Using an Android device as a remotely-controllable music player.
Well, perhaps you can play Bach on a piano, if you have the skill and the patience; but you can't hear Bach's music the way he and his contemporaries would have heard it because, in general, we don't using the same tuning schemes. This is an article about the mathematics of music tuning, from Pythagoras to the modern equally-tempered scale.
Although the Java Media Framework can do some very sophisticated things, it remains relatively difficult to generate simple musical tones using Java. The de-facto method for specifying musical notes remains the MIDI file, although there are now more sophisticated approaches. It's surprisingly difficult to generate even a simple MIDI file in Java, not least because of the lack of unsigned data types. I wrote this article years (perhaps decades) ago, but it's recently become popular again, because of the use of Java in Android, and the lack of any Java API in Android for playing musical tones, other than by reading a MIDI file.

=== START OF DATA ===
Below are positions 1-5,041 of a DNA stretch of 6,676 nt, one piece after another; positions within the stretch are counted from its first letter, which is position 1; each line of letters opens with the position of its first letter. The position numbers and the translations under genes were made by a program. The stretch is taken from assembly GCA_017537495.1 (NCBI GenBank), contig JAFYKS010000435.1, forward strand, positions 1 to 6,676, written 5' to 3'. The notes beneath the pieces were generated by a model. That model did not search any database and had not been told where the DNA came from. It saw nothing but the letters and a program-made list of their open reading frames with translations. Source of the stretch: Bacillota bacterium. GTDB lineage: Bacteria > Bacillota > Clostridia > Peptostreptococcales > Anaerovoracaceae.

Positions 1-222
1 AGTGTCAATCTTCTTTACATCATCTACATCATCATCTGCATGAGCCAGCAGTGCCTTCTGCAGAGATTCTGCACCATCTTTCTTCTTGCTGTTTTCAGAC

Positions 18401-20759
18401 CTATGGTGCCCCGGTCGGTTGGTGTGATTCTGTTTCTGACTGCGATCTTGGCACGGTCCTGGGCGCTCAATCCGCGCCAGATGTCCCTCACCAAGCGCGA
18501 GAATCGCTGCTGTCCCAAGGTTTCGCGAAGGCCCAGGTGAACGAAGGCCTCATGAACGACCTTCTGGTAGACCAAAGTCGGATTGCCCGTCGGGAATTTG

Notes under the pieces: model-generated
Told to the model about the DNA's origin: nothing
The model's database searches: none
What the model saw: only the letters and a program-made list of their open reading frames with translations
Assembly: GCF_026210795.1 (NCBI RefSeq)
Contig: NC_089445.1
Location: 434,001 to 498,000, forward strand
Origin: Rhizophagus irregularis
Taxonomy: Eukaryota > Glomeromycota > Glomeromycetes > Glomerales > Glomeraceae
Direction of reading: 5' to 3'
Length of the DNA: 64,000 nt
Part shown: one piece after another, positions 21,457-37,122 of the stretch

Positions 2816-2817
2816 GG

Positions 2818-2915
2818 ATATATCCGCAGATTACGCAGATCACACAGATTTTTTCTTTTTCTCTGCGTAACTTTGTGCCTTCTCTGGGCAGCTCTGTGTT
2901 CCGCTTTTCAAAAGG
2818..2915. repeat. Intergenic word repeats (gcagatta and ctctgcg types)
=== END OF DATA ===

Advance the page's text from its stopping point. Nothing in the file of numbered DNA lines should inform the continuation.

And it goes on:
Animated musical scores are quite common on YouTube, for educational and promotional purposes. This article explains how to create one, using OpenShot and other Linux tools.
In many cases, pitch is just the musician's way of saying frequency. However, pitch has a perceptual element to it, and the ear can be fooled. This article explains one of the ways in which this can happen, and why it isn't correct to use the terms pitch and frequency interchangeably in music.
Audio CDs were recorded using a 44.1 kHz sample rate that is found almost nowhere else. If we have to resample this audio to suit more modern equipment, how much loss of audio quality will there be?